Neonicotinoid pesticides have once again made the headlines following a decision by the Government to allow the emergency use of the neonicotinoid thiamethoxam on sugar beet in England in 2021.


Butterfly Conservation highlighted concerns about neonicotinoids as long ago as 2015 following a study by the Universities of Stirling and Sussex in partnership with ourselves and the Centre for Ecology and Hydrology. This study was the first scientific evidence of a possible negative impact of these pesticides on widespread UK butterflies.

Since then the evidence of the impacts of neonicotinoids on bees, moths, butterflies, birds and other wildlife has continued to grow. Along with many other organisations, we[CC1] came to the conclusion that neonicotinoids must be banned and in 2017 welcomed the announcement by Michael Gove that the UK would support a total ban across the European Union.

We do sympathise with sugar beet farmers and growers who are having to cope with crop losses of up to 80% caused by Virus Yellows transmitted by aphids. With milder winters (as in 2020) linked to climate change, the aphids are surviving in greater numbers which lead to increased transmission of the disease. This is a stark example of the impacts of climate change on farming.

The emergency approval comes with drastic mitigation measures including the use of herbicides around sugar beet crops to prevent the growth of flowering “weeds” (wildflowers!) which are contaminated with neonicotinoid residues. These measures reinforce the concern about the highly toxic nature of the chemical which would poison pollinators such as bees and moths attracted to the flowers. Although there has been criticism that this emergency approval is a result of Brexit allowing the UK to deviate from the EU neonicotinoid ban, this is in fact not the case. Such emergency approvals are allowed and have been granted in a number of European countries since the use was prohibited.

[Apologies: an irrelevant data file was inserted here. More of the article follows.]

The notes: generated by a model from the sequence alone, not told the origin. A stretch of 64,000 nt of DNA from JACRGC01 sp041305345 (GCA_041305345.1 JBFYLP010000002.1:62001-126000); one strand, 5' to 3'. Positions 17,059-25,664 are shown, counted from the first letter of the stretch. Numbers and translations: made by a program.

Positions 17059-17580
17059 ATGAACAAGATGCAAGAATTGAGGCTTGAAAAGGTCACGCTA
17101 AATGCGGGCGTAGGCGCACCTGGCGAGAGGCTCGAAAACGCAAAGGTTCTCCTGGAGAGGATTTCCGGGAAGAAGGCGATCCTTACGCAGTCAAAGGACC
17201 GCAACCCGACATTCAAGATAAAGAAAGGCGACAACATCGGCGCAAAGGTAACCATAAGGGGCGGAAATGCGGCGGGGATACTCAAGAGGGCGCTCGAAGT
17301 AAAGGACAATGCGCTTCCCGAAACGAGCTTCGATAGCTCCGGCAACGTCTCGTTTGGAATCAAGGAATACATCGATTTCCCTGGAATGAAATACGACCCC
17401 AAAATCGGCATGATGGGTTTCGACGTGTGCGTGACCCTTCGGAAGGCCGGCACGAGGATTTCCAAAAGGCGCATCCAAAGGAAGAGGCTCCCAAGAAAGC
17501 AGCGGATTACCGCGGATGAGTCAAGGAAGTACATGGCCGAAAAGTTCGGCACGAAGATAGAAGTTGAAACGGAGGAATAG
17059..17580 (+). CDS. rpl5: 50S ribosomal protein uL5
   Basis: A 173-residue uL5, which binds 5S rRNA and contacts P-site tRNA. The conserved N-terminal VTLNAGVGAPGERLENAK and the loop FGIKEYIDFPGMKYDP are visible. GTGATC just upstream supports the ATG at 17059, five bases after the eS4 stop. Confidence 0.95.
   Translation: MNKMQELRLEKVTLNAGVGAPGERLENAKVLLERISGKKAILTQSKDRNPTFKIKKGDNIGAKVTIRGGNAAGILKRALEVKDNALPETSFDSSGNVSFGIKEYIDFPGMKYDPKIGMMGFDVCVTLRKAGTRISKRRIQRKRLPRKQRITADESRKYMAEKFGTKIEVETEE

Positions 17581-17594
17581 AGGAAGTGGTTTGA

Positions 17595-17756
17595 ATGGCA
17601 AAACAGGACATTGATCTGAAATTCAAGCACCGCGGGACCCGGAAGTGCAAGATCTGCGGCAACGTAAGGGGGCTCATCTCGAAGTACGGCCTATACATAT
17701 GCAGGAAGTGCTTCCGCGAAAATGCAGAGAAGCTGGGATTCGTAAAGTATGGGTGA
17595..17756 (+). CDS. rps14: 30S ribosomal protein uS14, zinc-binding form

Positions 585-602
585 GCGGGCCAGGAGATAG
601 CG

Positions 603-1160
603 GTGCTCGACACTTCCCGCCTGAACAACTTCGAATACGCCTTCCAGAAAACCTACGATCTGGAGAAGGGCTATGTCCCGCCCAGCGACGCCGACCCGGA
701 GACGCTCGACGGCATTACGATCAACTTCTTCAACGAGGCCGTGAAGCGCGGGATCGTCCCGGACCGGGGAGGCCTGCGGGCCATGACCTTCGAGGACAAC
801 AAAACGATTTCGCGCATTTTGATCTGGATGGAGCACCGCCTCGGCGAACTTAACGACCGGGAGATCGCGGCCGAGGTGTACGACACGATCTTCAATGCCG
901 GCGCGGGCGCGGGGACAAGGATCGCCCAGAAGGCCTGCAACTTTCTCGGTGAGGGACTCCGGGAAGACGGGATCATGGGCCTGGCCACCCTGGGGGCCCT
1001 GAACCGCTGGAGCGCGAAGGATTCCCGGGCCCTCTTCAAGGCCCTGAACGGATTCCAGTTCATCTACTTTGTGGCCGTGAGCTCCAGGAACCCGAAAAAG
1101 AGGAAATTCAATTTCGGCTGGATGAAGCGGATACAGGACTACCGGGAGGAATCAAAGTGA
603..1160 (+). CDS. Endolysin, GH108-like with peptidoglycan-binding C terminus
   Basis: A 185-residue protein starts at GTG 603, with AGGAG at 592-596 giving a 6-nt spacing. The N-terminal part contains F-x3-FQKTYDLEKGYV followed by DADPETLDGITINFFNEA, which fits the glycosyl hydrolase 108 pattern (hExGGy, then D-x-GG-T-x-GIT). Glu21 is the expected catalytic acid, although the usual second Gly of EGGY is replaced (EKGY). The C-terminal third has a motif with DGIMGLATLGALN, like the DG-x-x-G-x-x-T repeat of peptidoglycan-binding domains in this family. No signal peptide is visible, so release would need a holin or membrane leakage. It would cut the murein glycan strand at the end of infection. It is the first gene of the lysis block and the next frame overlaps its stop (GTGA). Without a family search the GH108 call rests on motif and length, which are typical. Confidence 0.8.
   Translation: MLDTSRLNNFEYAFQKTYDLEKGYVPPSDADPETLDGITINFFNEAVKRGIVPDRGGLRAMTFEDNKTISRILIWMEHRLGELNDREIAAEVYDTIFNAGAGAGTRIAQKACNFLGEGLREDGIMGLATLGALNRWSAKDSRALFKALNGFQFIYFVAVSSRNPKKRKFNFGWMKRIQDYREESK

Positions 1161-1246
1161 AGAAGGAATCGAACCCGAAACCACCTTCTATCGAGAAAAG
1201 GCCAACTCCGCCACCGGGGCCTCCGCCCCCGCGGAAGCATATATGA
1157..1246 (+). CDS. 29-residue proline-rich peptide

However, in our view, the time has come for neonicotinoids to be completely banned with no exceptions. It is simply too toxic causing demonstrable and unacceptable harm to pollinators and other wildlife at a time when nature is already in crisis. As a result, we had no hesitation in signing up to the joint letter which has been sent to Secretary of State George Eustice calling for the emergency approval to be overturned.

The time has come to think about neonicotinoids in the same way we think about DDT. They are a group of chemicals which are simply too toxic and too damaging to use in any circumstances.
Hopefully, the Secretary of State will listen and change his mind.

Get your voice heard, sign the petition to overturn the decision to allow the use of neonicotinoids.


Gilburn, A.S., Bunnefeld, N., Wilson, J., Botham, M.S., Brereton, T., Fox, R. & Goulson, D. 2015. Are neonicotinoid insecticides driving declines of widespread butterflies? PeerJ 3, e1402.